Data centers

09:53 PM
Alexander Wolfe
Alexander Wolfe
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Blade, Intel Push Parallel Programming, Software's Holy Grail

The two vendors are teaming up to teach parallel programming to students, on the heels of the release of Intel Parallel Studio. (I know, you're thinking they should teach them regular programming first.) But maybe such mainstream tools will help us bridge the shocking gap between multithreaded, multicore processors and poorly parallelized software.

I was reminded of how far we've come in hardware, relative to our ability to exploit the immense processing power that's available, when a press release surfaced the other day from Intel and Blade Network Technologies. The two are teaming  to "change the way parallel programming is taught in U.S. High Schools." (I know, you're thinking that the first order of business should be the change the way regular programming is taught.)

It's a noble effort, for all the effect it'll have on kids who don't have enough real-world experience to know what they don't know. Plus, I'm in favor of anything which teaches newbies that there's a corpus of computer science knowledge and process to programming, as opposed to the bastardized approach that's developed, mostly on the consumer side, over the past quarter century.

Of course, it's easy to carp. Yet one must remember there's a reason that short cuts, workarounds, and the just plain inability to exploit the headroom of hyperthreaded hardware is commonplace. It's because parallel programming is touch stuff. The intellectual underpinnings for how to properly decompose apps haven't advanced all the much in a long time.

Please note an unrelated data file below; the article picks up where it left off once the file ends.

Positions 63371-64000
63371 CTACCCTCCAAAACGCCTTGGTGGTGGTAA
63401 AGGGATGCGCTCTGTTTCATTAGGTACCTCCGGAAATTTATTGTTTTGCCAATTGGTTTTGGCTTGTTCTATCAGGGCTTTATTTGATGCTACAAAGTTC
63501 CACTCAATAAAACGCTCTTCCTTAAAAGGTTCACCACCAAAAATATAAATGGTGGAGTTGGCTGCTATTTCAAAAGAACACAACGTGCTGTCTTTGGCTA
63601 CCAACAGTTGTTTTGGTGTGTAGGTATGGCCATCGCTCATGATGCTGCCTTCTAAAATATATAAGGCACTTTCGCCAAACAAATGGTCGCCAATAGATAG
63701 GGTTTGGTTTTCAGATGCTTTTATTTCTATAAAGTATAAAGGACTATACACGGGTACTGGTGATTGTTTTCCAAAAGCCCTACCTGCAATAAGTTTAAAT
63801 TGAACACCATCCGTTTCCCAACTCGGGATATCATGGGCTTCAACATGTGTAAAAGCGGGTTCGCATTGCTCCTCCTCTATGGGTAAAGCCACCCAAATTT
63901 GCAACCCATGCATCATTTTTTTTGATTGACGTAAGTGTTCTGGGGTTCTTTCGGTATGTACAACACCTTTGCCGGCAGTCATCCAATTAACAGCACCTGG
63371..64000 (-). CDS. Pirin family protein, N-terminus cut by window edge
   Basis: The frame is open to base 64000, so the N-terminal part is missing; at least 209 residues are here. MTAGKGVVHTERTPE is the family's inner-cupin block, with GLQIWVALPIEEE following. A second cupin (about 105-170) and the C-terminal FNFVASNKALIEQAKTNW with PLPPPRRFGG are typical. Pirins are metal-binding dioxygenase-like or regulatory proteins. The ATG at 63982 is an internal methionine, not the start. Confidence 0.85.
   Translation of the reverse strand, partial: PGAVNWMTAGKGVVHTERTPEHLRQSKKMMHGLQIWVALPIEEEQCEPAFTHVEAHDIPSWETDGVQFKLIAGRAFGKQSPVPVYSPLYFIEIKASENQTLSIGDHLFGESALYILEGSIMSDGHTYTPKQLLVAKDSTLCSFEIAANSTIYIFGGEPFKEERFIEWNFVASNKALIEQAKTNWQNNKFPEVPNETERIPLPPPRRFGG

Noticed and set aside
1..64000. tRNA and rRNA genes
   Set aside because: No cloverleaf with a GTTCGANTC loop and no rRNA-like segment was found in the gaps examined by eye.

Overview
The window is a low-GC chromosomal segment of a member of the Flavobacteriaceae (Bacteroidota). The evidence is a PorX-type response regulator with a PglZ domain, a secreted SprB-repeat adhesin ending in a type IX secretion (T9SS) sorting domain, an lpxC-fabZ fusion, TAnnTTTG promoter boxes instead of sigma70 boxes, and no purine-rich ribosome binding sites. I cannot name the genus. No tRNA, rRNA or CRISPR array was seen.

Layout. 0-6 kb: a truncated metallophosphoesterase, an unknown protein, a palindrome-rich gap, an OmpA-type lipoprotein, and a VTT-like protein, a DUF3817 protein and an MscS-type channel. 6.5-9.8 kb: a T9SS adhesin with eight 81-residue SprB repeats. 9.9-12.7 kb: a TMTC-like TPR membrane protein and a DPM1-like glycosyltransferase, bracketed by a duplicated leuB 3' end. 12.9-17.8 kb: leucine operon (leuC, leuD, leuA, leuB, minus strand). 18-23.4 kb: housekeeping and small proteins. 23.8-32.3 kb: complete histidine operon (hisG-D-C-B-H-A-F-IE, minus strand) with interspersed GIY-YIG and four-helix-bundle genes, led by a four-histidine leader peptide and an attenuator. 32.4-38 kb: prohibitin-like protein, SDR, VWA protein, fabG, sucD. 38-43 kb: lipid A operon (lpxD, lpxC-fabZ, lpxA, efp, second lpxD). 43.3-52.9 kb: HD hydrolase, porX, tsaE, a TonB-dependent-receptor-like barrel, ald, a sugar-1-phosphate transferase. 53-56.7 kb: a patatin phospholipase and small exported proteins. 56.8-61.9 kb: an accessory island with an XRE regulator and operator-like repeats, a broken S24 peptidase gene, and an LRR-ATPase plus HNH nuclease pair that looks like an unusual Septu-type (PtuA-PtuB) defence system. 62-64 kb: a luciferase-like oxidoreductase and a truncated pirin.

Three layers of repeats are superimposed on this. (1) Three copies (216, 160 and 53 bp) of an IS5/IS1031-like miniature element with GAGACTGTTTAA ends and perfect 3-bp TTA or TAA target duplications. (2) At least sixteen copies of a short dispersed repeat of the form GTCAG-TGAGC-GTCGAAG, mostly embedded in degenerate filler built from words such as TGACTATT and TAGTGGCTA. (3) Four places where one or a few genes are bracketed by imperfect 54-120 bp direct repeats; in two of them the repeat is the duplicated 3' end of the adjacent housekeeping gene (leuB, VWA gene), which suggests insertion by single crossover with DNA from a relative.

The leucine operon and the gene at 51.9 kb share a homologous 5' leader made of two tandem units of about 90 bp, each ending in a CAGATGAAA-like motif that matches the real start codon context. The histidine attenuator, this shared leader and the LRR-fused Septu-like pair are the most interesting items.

Those of us with long memories look back to the period from the mid-1980s through the early '90s as a golden age when it seemed like the challenge of parallelism would be met. That was the era where, on the hardware side, dozens of personal supercomputer makers flowered (and then were acquired, or sank).  To give those Thinking Machines and NCubes something to do, parallel programming languages like Sisal came into vogue. (Interestingly, Sisal, which had its code frozen in 1996, is actually still available, via SourceForge.)

Alexander Wolfe was editor-in-chief of InformationWeek.com. In his two decades as a technology editor, he has written for Electronics Magazine, Byte.com, and TechWeb. He spent nine years at CMP's Electronic Engineering Times, where he wrote the "Wolfe's Den" column and broke ... View Full Bio
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